National Insurance will not be increased.

A further 2p reduction in the main rate of employee’s NIC. This is currently 8% and the Manifesto promises to cut this to 6% by April 2027.

NIC will not be extended to employer pension contributions.

Business Tax

Comparison: The Conservative party are pledging reductions.
A roadmap for business taxation for the next parliament will be published, enabling confident investment planning.
Further reductions in the main rate of self-employed Class 4 NIC. This is currently 6% and the Manifesto promises to abolish it altogether by the end of the next Parliament (no later than July 2029).

Full expensing and the annual investment allowance to be retained. There will be greater clarity on qualification criteria, to aid investment.
Extension of full expensing for expenditure on brand new plant and machinery, including in cases where the asset is leased to a third party. This will apply ‘once fiscal conditions allow’.
Corporation Tax

Comparison: Possible increases coming for smaller companies under Labour.
Corporation tax will be capped at the current main rate of 25% for the whole parliament. This perhaps hints at increases for companies with annual profits of less than £250,000 (as dividend by the number of associated companies), i.e. those currently benefiting from the small profits rate or marginal relief.
No increase in corporation tax.

Comparison: Same/similar albeit Labour’s private school plans are significant for some.

The rate of VAT will not be increased.

VAT will however be applied to private school fees. See the extended commentary below on VAT and private school fees.

The rate of VAT will not be increased.

The VAT registration threshold will be kept under review with options explored to smooth the cliff edge at the current £90,000 level.

Capital Gains Tax (CGT)

Comparison: Possible increases coming for investors under Labour. Certain increases within private equity.

No specific mention of CGT rates or reliefs.

The ’carried interest tax loophole’ will be closed. This relates to private equity executives that receive a stake in the funds they manage, rather than traditional remuneration.

CGT will not be increased.

Business Asset Disposal Relief will be retained.

Private Residence Relief will be maintained.

A new temporary 2 year CGT relief will be offered to landlords who sell their properties to their existing tenants.

Inheritance Tax

Comparison: Labour to impose IHT on offshore trusts.

No specific mention of IHT rates or reliefs.

The use of offshore trusts to avoid inheritance tax will be ended.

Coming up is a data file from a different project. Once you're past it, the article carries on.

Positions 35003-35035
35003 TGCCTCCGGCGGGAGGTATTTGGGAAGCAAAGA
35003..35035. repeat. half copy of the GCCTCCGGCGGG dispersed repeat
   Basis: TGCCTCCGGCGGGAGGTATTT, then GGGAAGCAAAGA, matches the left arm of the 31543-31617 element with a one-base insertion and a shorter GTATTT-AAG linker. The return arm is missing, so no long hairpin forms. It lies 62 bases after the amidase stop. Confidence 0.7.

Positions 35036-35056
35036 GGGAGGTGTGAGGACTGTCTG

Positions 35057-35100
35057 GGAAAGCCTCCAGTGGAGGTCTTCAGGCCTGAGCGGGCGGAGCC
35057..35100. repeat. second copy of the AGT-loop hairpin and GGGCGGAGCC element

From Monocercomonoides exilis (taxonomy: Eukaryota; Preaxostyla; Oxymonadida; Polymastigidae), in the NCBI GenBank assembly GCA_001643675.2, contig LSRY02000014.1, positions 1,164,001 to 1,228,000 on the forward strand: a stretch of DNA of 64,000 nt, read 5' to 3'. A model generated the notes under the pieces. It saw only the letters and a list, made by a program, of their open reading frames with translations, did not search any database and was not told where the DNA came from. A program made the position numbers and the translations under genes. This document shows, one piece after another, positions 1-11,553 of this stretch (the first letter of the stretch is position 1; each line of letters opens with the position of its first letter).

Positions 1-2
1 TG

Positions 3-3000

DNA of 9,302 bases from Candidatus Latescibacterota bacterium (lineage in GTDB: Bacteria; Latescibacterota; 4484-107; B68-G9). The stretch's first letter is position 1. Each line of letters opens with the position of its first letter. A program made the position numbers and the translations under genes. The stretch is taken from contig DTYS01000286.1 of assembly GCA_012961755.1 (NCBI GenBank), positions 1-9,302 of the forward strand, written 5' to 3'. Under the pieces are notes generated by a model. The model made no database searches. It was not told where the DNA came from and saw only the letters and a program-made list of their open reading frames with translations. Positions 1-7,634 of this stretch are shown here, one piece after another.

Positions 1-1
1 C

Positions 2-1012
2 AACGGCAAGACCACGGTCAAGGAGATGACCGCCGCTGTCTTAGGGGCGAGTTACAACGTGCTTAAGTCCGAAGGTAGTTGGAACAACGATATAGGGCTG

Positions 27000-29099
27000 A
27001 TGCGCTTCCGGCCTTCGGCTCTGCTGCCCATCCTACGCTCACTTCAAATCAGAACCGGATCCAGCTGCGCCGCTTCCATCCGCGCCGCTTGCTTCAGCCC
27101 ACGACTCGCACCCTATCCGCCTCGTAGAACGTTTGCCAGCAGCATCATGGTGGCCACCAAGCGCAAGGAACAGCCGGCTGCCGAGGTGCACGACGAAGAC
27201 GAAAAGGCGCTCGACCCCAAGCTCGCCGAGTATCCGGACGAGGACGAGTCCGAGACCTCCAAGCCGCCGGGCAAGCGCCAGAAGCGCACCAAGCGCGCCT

No specific mention of IHT rates or reliefs.

Agricultural Property Relief and Business Relief will be retained.

Stamp Duty Land Tax

Comparison: Increases under Labour for non-residents and possibly, down the line, for UK residents as well.
SDLT on purchases of residential property by non-UK residents will increase by 1%. This will increase the existing surcharge from 2% to 3%.

Rates and levels of SDLT will not be increased.

The first-time buyer threshold to be set permanently at £425,000. This is due to revert to £300,000 on 1 April 2025.

Specific tax issues

Non-domiciled individuals

Comparison: Likely same/similar
The non-domiciled status will be abolished and replaced with a modern scheme for people genuinely in the country for a short period.
Interestingly, no mention is made of the previously announced plans to curb non-domiciled individuals’ use of the remittance basis from April 2025.
Furnished holiday lets

Comparison: Likely same/similar
No indication given.
Councils will be given the powers needed to ‘manage the uncontrolled growth of holiday lets’. Beyond this, no further detail is given on the planned April 2025 reform to limit tax benefits.
SME growth initiatives

Comparison: Likely same/similar although no commitment from Labour.
No indication given.
The Enterprise Investment Scheme (EIS), Seed Enterprise Investment Scheme (SEIS) and Venture Capital Trusts (VCT) regimes will be retained.
Research & Development (R&D) and Creative tax reliefs

Comparison: Likely same/similar although no commitment from Labour.
No indication given.

R&D tax reliefs will be maintained. Priority will be given to cutting edge farming technology such as fertiliser and vertical farming.

Creative sector tax incentives to remain competitive.

HMRC resources

Comparison: Likely same/similar although Labour appear to be budgeting less to tackle avoidance
A promise to modernise HMRC and change the law to tackle tax avoidance. A £855 million investment to reduce tax avoidance.

Registration and reporting requirements will increase and HMRC’s powers will be strengthened.

There will be investment in technology to build capacity within HMRC.

There will be a renewed focus on tax avoidance by large businesses and the wealthy.

A further £6 billion a year will be raised by tackling tax avoidance and evasion over the next Parliament.